Students were undermined when the provincial government of Québec proposed that a tuition hike should be implemented. They wanted their voice to be heard and by working together for several months their movement ended up being a success and their efforts became noteworthy. Beginning at 8 p.m. every night since late April, tens of thousands of students would march up and down the city streets of Quebec. They would gather at Place Emilie-Gamelin and from there the crowd would march off in a direction chosen by whoever happened to be in front. The direction of the protest was always unknown but their intentions always remained the same (Patriquin 2012:16). The students were not alone in marching up and down the city streets of Québec. They were joined by workers from the various educational institutions and teachers. There were also older middle aged individuals encouraging the students’ behaviour and helping the students win this battle (Patriquin 2012:16). These individuals were marching with them because they admired the fact that these students were standing up and challenging neo liberalism. These students were known to be setting an example for the rest of society ( Giroux 2012). This was a protest to challenge the tuition hikes but it became more than that; it became a social and political movement.
The initial cause of the protest began when the provincial government of Québec had announced that they were going to increase tuition; this announcement occurred in March 2011. “The hike would amount to a 75% increase over the course of five years ” (Giroux 2012). The government refused to negotiate with the student’s interests. Therefore, by March 2012 Québec students no longer waited to negotiate with the provincial government; rather they rebelled against them (Giroux 2012). Many of the province’s colleges and universities were shut down due to the actions that were being exhibited through these student protests (Giroux 2012). “Students had also endured heavy-handed policing, including hundreds of arrests and attacks by riot cops on campuses” (Lafrance and Sears 2012). There are accusations that the policing behind this protest was unacceptable and too violent. It was believed that they used such drastic measures to control a group of young individuals that were only represented as troublemakers not high profile criminals. The violence and brutality seemed to continue when the emergence of a new troubling piece of legislation was passed. This legislation was Bill 78 (or Law 12), which undermined basic rights and freedoms, including the right to free assembly (Brett and Mehreen 2012). This bill created an uproar that would stir up more social and political issues in the streets of Québec (Brett and Mehreeen 2012). The government hoped that this bill would control civil disobedience rather it was the source for a new and much more frustrating debate.
There were many student organizations but there were three main student groups: CLASSE (Coalition large de l’association pour une solidarité syndicate étudiante), FEUQ (Fédération étudiante universitaire du Québec), and CEGEP(Collège d’Enseignement Général et Professionnel) (CBC 2012). The student organizations’ efforts have been rewarded and their victories can be celebrated because after a wave of student mobilization in Québec tuition would remain the same. On the first day of the new PQ government’s term a new agenda was to be sought; not only did they cancel the tuition hikes they also repealed an anti-protest law that restrained basic freedoms of expression and assembly (Robert and Reynolds 2012). The students’ voices were heard but some organizations, such as CLASSE, are trying to further their victory by pushing for the right to high quality free education (Robert and Reynolds 2012). Overall, there is one thing that we can be certain of and that is that “the Québec student strike initiated one of the most powerful, collectively organized challenges to neoliberal ideology, policy and governance that has occurred globally in some time” (Boyagoda 2012).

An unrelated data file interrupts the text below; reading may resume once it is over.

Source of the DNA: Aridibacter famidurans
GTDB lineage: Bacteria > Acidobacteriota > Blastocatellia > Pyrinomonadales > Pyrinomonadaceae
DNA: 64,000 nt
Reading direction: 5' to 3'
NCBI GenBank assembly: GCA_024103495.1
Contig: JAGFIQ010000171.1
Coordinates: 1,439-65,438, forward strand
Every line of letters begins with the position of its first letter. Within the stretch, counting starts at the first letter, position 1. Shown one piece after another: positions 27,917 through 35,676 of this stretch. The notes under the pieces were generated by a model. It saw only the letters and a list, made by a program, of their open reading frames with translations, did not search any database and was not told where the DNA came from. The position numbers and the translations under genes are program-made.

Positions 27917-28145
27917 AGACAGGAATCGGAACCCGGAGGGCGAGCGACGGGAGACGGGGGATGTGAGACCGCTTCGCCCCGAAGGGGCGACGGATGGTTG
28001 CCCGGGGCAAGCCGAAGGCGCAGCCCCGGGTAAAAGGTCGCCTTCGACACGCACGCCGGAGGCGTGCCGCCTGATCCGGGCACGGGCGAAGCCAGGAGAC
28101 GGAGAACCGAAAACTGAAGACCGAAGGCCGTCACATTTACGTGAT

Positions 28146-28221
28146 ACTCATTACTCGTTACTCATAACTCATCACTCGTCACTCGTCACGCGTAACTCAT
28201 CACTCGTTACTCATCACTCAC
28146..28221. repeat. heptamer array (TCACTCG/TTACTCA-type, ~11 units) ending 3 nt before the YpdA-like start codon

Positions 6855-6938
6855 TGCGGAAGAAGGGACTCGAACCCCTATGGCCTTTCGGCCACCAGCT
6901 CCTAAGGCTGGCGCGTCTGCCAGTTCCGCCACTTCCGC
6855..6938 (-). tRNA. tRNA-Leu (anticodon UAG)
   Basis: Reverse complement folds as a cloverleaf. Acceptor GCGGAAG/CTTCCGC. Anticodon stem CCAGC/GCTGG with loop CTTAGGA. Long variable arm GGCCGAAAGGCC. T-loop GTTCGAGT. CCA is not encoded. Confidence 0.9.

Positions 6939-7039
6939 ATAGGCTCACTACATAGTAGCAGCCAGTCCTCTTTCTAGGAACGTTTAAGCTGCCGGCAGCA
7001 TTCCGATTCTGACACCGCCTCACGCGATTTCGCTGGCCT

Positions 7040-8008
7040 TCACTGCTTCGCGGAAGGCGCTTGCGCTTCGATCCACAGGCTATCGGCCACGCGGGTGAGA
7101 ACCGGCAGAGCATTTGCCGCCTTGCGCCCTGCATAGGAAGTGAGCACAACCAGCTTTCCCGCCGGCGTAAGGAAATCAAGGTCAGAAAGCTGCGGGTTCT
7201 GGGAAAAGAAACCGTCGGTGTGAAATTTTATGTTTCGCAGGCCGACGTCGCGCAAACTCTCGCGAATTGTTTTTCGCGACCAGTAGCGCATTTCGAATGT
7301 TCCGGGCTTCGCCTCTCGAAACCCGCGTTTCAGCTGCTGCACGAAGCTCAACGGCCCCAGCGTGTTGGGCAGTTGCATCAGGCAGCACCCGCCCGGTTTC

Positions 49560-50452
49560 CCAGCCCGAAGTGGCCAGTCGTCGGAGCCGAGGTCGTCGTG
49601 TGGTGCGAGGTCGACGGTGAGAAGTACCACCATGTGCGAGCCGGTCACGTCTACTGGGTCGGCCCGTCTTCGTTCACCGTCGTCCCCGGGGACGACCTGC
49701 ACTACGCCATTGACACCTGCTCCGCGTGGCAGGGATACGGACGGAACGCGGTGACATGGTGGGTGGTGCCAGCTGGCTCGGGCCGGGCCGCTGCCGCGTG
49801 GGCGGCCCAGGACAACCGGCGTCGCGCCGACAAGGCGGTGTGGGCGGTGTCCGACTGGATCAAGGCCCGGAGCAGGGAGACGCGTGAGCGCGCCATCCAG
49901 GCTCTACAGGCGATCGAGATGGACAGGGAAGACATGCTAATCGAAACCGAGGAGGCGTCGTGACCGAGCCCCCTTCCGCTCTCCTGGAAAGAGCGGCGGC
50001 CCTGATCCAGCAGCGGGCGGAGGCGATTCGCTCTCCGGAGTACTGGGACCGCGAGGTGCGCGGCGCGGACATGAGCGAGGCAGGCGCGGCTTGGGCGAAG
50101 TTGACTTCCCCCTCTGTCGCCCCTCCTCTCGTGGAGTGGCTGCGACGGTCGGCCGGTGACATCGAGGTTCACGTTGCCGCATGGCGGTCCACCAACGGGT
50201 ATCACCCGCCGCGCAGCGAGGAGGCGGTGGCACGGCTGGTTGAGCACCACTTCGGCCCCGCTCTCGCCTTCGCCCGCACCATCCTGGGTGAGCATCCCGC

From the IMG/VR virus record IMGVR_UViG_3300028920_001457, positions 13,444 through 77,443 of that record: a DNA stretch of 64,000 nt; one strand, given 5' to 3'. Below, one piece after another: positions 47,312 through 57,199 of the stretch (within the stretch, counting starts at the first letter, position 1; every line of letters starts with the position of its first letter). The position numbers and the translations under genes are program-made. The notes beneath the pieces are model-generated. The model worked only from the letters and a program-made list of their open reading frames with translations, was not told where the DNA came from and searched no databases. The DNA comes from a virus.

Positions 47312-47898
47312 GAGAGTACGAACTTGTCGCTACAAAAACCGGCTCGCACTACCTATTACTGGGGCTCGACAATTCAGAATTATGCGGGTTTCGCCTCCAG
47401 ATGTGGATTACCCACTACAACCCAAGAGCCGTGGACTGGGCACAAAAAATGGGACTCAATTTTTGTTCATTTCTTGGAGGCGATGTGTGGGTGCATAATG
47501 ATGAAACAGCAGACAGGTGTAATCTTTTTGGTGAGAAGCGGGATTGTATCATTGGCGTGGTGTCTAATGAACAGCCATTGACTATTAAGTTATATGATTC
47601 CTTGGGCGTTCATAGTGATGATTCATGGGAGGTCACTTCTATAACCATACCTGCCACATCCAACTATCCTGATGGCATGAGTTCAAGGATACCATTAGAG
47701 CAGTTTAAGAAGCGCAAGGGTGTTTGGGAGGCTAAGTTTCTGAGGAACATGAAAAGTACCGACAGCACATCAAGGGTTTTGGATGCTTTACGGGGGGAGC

Boyagoda, Randy. 2012. “ For Student Protesters in Quebec, It’s About More Than Tuition.” The Chronicle of Higher Education, June 3. Retrieved October 10, 2012 (http://chronicle.com/article/For-Student-Protesters-Its/132089/)
Brett, Matthew and Rushdia Mehreen. 2012. “Beyond The Quebec Strike.” Global Research, October 10. Retrieved October 20, 2012 (http://www.globalresearch.ca /beyond-the-quebec-student-strike/5307822)
CBC News.2012. “Several Quebec Students Groups Reject Tentative Deal.” CBC News Montreal, May 7. Retrieved October 20, 2012 (http://www.cbc.ca/news/canada/montreal/story/2012/05/07/quebec-student-protests-votes.html).
Giroux, Henry A. 2012. “Days of Rage: The Quebec Student Protest Movement and the New Social Awakening.” Truthout, August 28. Retrieved October 10, 2012 ( http://publicintellectualsproject.mcmaster.ca/feature/days-of-rage-the-quebec-student-protest-movement-and-the-new-social-awakening/)
Lafrance, Xavier and Alan Sears. 2012.” Red Square, Everywhere: With Quebec Student Strikers, Against Repression.” New Socialist: Ideas for Radical Change, May 23. Retrieved October 20, 2012 ( http://www.newsocialist.org/index.php?option=com_content&view=article&id=610:a-victory-for-indigenous-rights&catid=53:blog&Itemid=68 )
Patriquin, Martin. 2012. “Quebec’s new ruling class: an attempt to end demonstrations against tuition hikes has only managed to escalate into a political and social stalemate.” Maclean’s, May 30. Retrieved October 10, 2012 (http://www2.macleans.ca/2012/05/30/quebecs-new-ruling-class/)
Robert, Camille and Jeanne Reynolds. 2012.“Quebec students hail their movement’s victories.” Toronto Star, September 23. Retrieved October 10, 2012 (http://www.thestar.com/opinion/editorialopinion/article/1260832–quebec-students-hail-their-movement-s-victories)